which is accurate to leading order in Λ _{QCD}/m _{ b } and to all orders in α _{ S }. It factorises the calculation into processindependent nonperturbative quantities, B→M form factors, ξ, and light cone distribution amplitudes (LCDAs), ϕ _{ B(M)}, of the heavy (light) mesons, and perturbatively calculable quantities, C and T which are known to \({ \mathcal{O} } ( \alpha _{S} ^{1})\) [50, 51]. Further, in the case that M is a vector V (pseudoscalar P), the seven (three) a priori independent B→V (B→P) form factors reduce to two (one) universal soft form factors ξ _{⊥,∥} (ξ _{ P }) in QCDF/SCET [52]. The factorisation formula Eq. (3) applies well in the dilepton mass range, 1<q ^{2}<6 GeV^{2}.^{Footnote 5}
For B→K ^{∗} ℓ ^{+} ℓ ^{−}, the three K ^{∗} spin amplitudes, corresponding to longitudinal and transverse polarisations of the K ^{∗}, are linear in the soft form factors ξ _{⊥,∥},
at leading order in Λ _{QCD}/m _{ b } and α _{ S }. The \(C_{\perp,\parallel}^{L,R}\) are combinations of the Wilson coefficients \(\mathcal{C}_{7,9,10}\) and the L and R indices refer to the chirality of the leptonic current. Symmetry breaking corrections to these relationships of order α _{ S } are known [50, 51]. This simplification of the amplitudes as linear combinations of \(C_{\perp,\parallel}^{L,R}\) and form factors, makes it possible to design a set of optimised observables in which any soft form factor dependence cancels out for all low dilepton masses q ^{2} at leading order in α _{ S } and Λ _{QCD}/m _{ b } [53–55], as discussed below in Sect. 2.3.2.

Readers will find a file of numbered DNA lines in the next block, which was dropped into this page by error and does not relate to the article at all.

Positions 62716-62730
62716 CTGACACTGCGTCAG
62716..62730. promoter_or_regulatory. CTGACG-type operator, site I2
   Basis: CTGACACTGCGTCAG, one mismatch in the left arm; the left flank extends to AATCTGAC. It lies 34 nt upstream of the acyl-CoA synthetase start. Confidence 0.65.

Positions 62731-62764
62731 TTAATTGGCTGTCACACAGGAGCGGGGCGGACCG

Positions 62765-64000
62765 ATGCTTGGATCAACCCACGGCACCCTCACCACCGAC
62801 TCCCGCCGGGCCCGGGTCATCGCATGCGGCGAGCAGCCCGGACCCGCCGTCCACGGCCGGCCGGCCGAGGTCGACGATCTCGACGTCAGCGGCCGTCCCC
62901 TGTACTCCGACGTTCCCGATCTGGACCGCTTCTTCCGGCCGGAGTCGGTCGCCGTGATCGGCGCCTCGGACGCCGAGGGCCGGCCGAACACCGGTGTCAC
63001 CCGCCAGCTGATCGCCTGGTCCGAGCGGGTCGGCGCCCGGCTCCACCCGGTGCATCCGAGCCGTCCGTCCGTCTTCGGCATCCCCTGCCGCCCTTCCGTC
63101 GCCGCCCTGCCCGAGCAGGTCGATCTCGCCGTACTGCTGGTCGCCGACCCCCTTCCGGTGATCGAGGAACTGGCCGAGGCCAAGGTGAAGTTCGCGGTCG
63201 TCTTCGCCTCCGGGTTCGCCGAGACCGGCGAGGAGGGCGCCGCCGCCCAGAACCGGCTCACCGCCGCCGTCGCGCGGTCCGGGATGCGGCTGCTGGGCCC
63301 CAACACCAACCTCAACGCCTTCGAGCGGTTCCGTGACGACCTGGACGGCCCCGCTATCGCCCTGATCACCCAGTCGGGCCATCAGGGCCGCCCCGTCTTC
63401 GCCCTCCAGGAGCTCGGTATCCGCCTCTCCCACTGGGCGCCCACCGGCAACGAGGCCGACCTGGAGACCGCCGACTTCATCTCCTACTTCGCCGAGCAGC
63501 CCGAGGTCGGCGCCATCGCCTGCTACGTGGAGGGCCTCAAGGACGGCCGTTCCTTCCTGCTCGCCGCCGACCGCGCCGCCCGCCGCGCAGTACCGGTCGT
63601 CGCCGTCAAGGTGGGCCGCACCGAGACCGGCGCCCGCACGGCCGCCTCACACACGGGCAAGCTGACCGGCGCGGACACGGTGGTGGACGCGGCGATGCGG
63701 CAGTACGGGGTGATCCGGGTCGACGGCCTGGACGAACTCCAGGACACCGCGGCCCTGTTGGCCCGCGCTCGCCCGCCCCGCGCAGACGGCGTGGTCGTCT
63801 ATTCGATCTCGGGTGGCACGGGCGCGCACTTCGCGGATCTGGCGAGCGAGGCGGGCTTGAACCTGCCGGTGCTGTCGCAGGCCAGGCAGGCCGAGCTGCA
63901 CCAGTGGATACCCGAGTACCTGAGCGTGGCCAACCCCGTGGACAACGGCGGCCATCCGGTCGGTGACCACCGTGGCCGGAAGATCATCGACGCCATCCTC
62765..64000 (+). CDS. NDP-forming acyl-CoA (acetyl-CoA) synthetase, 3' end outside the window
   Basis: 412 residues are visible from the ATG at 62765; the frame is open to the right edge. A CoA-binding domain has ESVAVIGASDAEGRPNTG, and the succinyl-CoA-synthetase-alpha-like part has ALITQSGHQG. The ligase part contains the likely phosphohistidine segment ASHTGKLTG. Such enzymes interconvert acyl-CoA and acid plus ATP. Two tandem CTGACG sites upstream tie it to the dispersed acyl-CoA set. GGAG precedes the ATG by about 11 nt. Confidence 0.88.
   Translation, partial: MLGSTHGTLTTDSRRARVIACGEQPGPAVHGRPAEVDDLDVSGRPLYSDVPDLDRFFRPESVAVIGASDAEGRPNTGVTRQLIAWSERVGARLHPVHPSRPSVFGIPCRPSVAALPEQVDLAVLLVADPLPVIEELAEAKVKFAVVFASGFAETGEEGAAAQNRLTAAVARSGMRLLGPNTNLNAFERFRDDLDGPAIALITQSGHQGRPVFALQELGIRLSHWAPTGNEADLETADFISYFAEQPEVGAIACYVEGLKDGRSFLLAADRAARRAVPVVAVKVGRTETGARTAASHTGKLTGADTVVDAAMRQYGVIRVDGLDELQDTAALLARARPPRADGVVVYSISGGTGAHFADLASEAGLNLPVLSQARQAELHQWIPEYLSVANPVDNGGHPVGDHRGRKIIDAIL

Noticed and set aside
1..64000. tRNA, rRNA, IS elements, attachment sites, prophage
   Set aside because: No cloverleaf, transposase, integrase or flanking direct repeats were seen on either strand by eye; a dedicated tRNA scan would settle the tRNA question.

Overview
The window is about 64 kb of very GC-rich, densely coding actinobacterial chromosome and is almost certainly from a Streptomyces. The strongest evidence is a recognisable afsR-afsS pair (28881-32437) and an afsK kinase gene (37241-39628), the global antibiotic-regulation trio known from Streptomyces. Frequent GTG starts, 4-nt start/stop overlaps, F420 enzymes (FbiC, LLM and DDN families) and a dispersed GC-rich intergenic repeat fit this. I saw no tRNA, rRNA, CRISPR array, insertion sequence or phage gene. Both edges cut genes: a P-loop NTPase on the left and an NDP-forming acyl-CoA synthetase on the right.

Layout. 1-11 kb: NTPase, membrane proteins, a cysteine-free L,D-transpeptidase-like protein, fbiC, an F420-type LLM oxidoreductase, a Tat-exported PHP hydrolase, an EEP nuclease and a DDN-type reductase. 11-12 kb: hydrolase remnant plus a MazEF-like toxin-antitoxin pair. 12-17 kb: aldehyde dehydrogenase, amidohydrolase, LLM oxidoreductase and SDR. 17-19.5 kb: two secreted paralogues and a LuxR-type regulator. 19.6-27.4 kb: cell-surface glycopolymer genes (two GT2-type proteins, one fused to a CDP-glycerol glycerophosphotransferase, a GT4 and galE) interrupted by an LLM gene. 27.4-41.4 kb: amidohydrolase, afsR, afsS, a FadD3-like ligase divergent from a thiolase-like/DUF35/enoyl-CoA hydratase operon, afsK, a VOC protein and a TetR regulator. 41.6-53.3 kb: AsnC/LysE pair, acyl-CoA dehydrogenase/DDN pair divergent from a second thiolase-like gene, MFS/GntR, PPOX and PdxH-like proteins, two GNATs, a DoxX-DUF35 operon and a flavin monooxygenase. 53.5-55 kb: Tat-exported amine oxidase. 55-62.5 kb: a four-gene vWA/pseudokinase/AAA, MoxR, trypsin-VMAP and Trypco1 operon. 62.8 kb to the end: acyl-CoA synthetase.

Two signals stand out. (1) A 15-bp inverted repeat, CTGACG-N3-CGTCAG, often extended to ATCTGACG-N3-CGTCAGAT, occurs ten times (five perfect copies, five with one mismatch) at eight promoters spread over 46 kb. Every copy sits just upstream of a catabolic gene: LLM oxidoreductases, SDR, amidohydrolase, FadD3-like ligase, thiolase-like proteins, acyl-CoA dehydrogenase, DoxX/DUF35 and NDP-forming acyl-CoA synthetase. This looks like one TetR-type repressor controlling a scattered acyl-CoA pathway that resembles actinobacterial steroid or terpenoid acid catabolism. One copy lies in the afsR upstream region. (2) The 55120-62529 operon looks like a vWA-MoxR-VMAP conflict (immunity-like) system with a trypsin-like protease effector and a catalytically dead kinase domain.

Within the QCDF/SCET approach, a general, quantitative method to estimate the important Λ _{QCD}/m _{ b } corrections to the heavy quark limit is missing. In semileptonic decays, a simple dimensional estimate of 10 % is often used, largely from matching of the soft form factors to the fullQCD form factors (see also Ref. [56]).
The high q ^{2} (low hadronic recoil) region, corresponds to dilepton invariant masses above the two narrow resonances of J/ψ and ψ(2S), with q ^{2}≳(14–15) GeV^{2}. In this region, broad \(c\overline{c}\)resonances are treated using a local operator product expansion [57, 58]. The operator product expansion (OPE) predicts small subleading corrections which are suppressed by either (Λ _{QCD}/m _{ b })^{2} [58] or α _{ S } Λ _{QCD}/m _{ b } [57] (depending on whether full QCD or subsequent matching on heavy quark effective theory in combination with form factor symmetries [59] is adopted). The subleading corrections to the amplitude have been estimated to be below 2 % [58] and those due to form factor relations are suppressed numerically by \(C_{7} / C_{9} \sim{ \mathcal{O} } (0.1)\). Moreover, duality violating effects have been estimated within a model of resonances and found to be at the level of 2 % of the rate, if sufficiently large bins in q ^{2} are chosen [58]. Consequently, like the low q ^{2} region, this region is theoretically well under control.